The Strange Nostalgia of 'Left Behind'

Captain Steele's daughter, Chloe, in 'Left Behind,' out in theaters today. Image

Captain Steele's daughter, Chloe, in 'Left Behind,' out in theaters today. Image courtesy

Editor’s Note: ‘Left Behind’ starring Nicolas Cage hits theaters nationwide on Friday, Oct. 3. The film is based on the wildly popular book series and movies of the same title, in which God raptures believers and leaves unbelievers behind to learn follow Jesus and defeat the Antichrist. So how’s the film reboot?

Sojourners Web editors called up a group of religion writers in D.C. to watch and review the movie together. We left with more questions than answers. Here’s our takeaway on all things ‘Left Behind’ — and a little Nic Cage.

Catherine Woodiwiss, Associate Web Editor, SojournersSo first things first — why Left Behind again?

When the books were published [starting in 1995], there was a debate happening in Christianity over whether Hell was a real, physical place. And the original movies were produced in the context of 9/11 and the Iraq war. So you can look and say, okay, this was a time of questioning what some saw as fundamental beliefs, of war and terrorism. So the popularity of an end-times series makes some sense.

But why now? Why today?

How to Save Each Other

via 'The Good Lie' Facebook page

via 'The Good Lie' Facebook page

As the Washington, D.C., premiere of Warner Bros.’ new movie, The Good Lie, came to a close, I could barely see the credits through my tears, but the noise of the crowd around me erupting into cheers and the standing ovation was impossible to miss. This film really touched me. I knew I had to write about it.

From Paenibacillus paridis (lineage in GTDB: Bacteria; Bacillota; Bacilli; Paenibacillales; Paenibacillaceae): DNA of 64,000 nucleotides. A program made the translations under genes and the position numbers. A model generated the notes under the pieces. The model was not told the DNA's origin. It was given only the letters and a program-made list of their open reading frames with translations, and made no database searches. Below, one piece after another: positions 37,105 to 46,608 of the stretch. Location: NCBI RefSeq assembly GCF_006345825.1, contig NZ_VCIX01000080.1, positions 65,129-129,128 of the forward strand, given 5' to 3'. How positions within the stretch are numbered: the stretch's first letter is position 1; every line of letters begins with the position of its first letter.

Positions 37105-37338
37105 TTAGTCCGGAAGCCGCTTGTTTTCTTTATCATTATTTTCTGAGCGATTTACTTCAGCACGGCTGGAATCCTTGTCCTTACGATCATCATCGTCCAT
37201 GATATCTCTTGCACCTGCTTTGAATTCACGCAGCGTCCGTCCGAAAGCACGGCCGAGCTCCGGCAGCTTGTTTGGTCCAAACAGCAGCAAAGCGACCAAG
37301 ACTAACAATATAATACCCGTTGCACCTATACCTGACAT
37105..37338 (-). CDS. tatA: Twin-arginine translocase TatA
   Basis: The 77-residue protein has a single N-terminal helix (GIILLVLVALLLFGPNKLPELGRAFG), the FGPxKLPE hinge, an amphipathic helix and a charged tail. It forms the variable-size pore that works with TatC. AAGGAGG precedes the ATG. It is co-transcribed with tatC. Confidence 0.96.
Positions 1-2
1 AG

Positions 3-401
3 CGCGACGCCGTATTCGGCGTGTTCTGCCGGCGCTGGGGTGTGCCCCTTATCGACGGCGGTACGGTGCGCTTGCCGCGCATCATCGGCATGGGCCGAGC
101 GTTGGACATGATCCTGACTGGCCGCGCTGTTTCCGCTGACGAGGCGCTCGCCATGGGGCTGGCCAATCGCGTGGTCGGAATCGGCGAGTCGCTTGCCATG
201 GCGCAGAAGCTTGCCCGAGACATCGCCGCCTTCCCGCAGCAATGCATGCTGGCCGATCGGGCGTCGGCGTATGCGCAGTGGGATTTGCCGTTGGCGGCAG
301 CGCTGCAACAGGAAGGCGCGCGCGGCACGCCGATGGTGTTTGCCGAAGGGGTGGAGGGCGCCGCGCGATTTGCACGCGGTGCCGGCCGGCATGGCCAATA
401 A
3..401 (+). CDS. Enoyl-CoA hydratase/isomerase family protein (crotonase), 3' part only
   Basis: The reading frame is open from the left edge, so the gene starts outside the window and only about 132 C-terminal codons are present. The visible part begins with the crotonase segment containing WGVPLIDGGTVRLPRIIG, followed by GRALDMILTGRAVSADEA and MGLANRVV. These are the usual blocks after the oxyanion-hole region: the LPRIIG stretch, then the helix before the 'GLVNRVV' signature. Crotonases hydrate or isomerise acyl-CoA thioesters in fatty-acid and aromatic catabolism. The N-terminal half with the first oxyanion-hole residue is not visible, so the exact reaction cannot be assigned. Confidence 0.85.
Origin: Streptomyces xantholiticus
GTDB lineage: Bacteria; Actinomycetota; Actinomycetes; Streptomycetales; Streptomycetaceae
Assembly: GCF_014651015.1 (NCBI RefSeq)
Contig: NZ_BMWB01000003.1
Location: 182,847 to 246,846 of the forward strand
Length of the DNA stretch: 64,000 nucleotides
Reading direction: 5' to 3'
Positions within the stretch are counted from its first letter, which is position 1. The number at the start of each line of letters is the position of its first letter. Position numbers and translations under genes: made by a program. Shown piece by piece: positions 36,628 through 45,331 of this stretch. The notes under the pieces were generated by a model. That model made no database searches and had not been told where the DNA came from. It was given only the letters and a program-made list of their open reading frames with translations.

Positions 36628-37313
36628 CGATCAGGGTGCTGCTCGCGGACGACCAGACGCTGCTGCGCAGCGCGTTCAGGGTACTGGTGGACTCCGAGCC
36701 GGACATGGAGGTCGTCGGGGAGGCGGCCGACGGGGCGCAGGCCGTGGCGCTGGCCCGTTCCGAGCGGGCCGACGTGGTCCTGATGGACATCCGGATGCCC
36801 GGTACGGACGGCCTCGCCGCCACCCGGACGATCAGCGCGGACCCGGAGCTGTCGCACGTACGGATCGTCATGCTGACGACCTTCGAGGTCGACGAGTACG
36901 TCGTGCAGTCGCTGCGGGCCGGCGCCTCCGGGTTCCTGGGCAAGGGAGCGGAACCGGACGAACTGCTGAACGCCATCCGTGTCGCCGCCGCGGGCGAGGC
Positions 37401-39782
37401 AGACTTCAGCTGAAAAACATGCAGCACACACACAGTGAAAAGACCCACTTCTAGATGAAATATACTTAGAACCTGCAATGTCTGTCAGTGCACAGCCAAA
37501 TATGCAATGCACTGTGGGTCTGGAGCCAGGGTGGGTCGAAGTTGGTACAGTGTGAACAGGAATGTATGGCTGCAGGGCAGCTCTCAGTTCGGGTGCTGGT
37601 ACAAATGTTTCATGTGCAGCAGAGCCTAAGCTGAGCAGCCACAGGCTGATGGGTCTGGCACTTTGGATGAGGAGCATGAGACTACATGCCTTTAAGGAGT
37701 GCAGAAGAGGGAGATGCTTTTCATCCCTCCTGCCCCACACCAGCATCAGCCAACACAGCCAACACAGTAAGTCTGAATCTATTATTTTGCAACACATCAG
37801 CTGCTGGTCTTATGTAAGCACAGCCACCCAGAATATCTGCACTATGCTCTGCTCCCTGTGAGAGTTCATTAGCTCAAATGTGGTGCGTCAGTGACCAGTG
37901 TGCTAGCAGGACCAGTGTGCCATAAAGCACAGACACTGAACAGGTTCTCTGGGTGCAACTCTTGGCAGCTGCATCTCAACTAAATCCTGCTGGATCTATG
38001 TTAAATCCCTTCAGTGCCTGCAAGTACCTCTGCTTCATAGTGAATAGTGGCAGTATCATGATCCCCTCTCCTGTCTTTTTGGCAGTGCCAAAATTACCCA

The Good Lie is the story of some of the "Lost Boys" of Sudan — orphans of war, who walked hundreds of miles fleeing violence, only to spend a decade in a refugee camp before finally being resettled in America. But the film is much more than that. It is a story about the power of faith and regular people who do incredible things because there is no one else who can. It is the story of immigrants — a funny and heartbreaking insight into what it is like to be a stranger in America. And it's a story and performance made all the more real because the Sudanese characters are played by actors who were child refugees and child soldiers themselves.

It stars Reese Witherspoon, whose character and role encapsulate so much of why this movie works. She's the headline draw for Warner Bros., but the movie is not about her. She helps the Lost Boys, but as is so often the case when we respond to God's call to care for our neighbor, they probably help her more. No one saves the day in this movie, but they all help save each other.

A New Hymn for Sunday: 'Once a Father Told His Children'

Oleg Kozlov /

Oleg Kozlov /

A Hymn for This Sunday

This hymn by Carolyn Winfrey Gillette asks the question what does it mean to be a Christian, a church? Whom do we serve? How shall we respond to those in need? It is based on the lectionary passage Matthew 21:23-32 (September 28, 2014). The United Methodist Worship Office has formatted the hymn with the music as a free download.

Once a Father Told His Children

NETTLETON D (“Come, Thou Fount of Every Blessing”)

Once a father told his children, 
“Go and do your daily chores.

Go and work out in my vineyard; 
All that’s mine will soon be yours.”

One responded, “I won’t do it!” 
Then he changed his mind and went.

One said, “Yes! Just send me to it!” 
But he went back home again.




Bono: 'I Give Thanks Just for the Sanity of Billy Graham'